Mantashe wrapped up the Thursday evening briefing on the projects with bizarre remarks about load shedding which  suggested he is in the dark on the issue. 

“I want us to objectively analyse the situation, the trends of load shedding. We hardly have load shedding during the day. We have load shedding twice at night. And that should be indicating something about the state of our base load compared to the additional capacity from renewables,” he said. 

Anyone who lives in South Africa – unless they are in a blue light bubble it seems – knows that load shedding is a frequent occurrence during the day, which is why it so disruptive to the economy. And in terms of base load, Eskom still gets about 80% of its power generation from coal. Does the minister think that coal – which he has shown himself to be a fan of – does not burn at night? The remarks were indeed puzzling in a Trumpian kind of way.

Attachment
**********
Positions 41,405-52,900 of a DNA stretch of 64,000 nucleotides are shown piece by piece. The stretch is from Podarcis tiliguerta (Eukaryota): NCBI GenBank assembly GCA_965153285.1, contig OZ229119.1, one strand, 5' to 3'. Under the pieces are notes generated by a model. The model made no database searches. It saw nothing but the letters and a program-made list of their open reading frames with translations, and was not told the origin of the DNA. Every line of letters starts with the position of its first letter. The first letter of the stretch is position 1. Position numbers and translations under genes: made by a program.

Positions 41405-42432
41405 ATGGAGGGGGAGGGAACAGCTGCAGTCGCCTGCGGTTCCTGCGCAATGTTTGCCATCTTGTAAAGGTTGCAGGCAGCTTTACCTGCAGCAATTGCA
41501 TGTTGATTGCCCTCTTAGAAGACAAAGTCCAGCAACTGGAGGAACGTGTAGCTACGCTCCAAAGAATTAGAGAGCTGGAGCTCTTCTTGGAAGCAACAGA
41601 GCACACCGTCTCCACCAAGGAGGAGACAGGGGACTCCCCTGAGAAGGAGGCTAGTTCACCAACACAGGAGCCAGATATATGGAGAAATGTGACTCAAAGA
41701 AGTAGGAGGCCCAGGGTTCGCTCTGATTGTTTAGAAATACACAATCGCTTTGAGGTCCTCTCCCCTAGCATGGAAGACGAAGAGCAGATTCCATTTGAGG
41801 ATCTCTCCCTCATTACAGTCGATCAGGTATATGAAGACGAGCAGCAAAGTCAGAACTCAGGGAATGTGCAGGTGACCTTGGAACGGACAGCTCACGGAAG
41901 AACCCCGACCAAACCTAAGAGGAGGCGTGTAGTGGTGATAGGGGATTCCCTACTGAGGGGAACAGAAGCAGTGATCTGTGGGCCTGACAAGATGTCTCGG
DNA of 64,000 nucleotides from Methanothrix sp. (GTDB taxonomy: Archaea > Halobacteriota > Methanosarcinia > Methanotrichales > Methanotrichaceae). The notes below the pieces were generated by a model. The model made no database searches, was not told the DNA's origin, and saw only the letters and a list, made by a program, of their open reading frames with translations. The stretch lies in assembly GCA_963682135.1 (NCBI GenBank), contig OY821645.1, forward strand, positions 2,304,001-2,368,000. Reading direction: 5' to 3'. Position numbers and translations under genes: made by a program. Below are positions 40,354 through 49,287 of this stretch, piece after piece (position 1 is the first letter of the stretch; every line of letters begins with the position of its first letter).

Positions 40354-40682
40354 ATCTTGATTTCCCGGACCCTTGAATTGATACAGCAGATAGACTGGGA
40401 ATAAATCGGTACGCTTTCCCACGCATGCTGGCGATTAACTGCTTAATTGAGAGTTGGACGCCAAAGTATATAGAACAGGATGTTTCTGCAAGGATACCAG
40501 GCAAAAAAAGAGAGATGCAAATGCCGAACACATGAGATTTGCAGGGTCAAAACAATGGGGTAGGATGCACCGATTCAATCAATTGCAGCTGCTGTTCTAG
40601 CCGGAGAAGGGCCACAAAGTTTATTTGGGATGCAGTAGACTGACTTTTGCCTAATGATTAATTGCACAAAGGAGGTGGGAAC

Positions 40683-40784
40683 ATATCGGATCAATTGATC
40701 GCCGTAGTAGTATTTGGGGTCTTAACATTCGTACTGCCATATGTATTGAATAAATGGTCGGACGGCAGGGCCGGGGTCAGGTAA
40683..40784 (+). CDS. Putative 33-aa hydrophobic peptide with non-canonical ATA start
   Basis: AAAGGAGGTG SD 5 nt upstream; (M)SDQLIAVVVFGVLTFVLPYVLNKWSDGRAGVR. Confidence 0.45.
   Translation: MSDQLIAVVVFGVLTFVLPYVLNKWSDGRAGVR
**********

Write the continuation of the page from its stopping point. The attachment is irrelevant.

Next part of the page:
He went on to say that: “I am leaving that to experts to do that analysis because if they don’t we are going to be chasing our tails. They say when are we going to stop load shedding and find that we actually have sufficient supply during the day. At night we have no supply, very short of supply because our base load is weak … If we don’t have base load to support renewables we are headed for disaster.”